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Paulson defends his response to economic crisis

July 16, 2009|Binyamin Appelbaum | Appelbaum writes for the Washington Post.

Former Treasury Secretary Henry M. Paulson plans to tell a House committee today that he was right to pressure Bank of America Corp. to complete its acquisition of Merrill Lynch & Co. because allowing the deal to fall apart would have damaged the companies and the broader economy, according to a copy of his prepared remarks.

The strongly worded testimony makes no apologies for the government's actions, which have become the subject of considerable controversy. Paulson acknowledges, for example, that he warned Bank of America that its senior managers could be removed if the deal fell through.

He says the warning was issued because "it would be unthinkable for Bank of America to take this destructive action for which there was no legal basis and which would show a lack of judgment."

Paulson also plans to deny that the government inappropriately pressured Bank of America to withhold information from its shareholders about an agreement to provide the company with additional financial aid.

Bank of America signed the deal to buy Merrill Lynch in September, without federal support, but only completed the transaction in January after the Treasury Department agreed to invest an additional $20 billion in the company and to limit its losses on a portfolio of troubled loans.

The House Committee on Oversight and Government Reform already has heard testimony on the government's role in the merger from Kenneth D. Lewis, Bank of America's chief executive, and from Ben S. Bernanke, chairman of the Federal Reserve. The hearings have become part of the broader debate about overhauling financial regulation.

Democrats argue that regulators allowed Bank of America to squeeze additional aid from the government, and that the secrecy surrounding the episode shows the need for additional oversight of the Fed and other regulators. Republicans argue that the government forced a private company to complete a deal it no longer wanted, and that the episode highlights the need for regulators to be restrained. Members of both parties are likely to press Paulson today to support their positions.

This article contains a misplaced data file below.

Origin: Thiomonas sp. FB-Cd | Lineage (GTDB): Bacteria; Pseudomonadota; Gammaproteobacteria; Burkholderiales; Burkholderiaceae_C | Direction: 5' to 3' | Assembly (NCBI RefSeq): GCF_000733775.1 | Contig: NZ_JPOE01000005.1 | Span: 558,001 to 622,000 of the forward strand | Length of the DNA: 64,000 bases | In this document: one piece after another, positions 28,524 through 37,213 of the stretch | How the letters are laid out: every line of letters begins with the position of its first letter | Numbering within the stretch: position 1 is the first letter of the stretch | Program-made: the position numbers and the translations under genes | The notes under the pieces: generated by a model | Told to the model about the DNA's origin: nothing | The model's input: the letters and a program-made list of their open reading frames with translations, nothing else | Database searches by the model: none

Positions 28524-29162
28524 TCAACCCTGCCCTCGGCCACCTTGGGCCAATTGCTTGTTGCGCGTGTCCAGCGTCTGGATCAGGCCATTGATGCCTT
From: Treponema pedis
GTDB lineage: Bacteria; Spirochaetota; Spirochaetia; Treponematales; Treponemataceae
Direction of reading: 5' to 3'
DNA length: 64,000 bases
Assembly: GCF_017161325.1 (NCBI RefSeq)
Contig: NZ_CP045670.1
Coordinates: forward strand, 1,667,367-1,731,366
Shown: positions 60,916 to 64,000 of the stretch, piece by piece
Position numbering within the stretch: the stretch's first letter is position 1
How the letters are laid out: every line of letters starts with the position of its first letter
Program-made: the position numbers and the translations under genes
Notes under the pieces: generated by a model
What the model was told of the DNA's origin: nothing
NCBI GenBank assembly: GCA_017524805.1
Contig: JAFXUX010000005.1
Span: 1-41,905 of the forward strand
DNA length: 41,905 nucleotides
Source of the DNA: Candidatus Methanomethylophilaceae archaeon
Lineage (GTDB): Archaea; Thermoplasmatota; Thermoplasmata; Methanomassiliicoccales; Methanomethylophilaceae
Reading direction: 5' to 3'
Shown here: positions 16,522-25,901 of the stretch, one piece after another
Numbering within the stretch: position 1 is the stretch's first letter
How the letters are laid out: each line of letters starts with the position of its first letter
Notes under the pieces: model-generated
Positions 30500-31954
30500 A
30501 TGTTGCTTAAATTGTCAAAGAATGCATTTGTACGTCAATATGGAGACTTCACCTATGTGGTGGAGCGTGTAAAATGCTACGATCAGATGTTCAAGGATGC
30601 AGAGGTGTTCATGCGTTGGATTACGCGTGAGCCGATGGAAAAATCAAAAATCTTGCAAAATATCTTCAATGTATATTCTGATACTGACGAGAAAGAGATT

"Much of the story remains unclear," said Rep. Edolphus Towns (D-N.Y.), chairman of the oversight committee. "I will ask Mr. Paulson the same questions that I have asked Mr. Lewis and Chairman Bernanke -- was Bank of America forced to go through with the deal, or was this just an old-fashioned shakedown?"

Paulson's testimony fits neatly with that of Lewis and Bernanke in one key respect. Lewis testified that regulators pressured him to complete the deal, and Bernanke testified that the Fed did not apply any pressure.

Paulson, who is now working on a book about his role in the financial crisis, plans to tell the committee that he communicated to Bank of America his understanding of the Fed's position, but that he was never asked directly by the Fed to do so.

"My words in speaking to Mr. Lewis were my own," Paulson's prepared testimony says. "I also want to make clear, however, that I was expressing what I am confident was the strong opinion of the Federal Reserve."

Paulson goes on to say that this understanding was based on "meetings and several phone calls."

Internal Fed e-mails obtained by the committee ahead of its earlier hearings show clearly that Paulson's understanding was correct -- senior Fed officials held internal discussions about issuing such a warning to the bank's executives.

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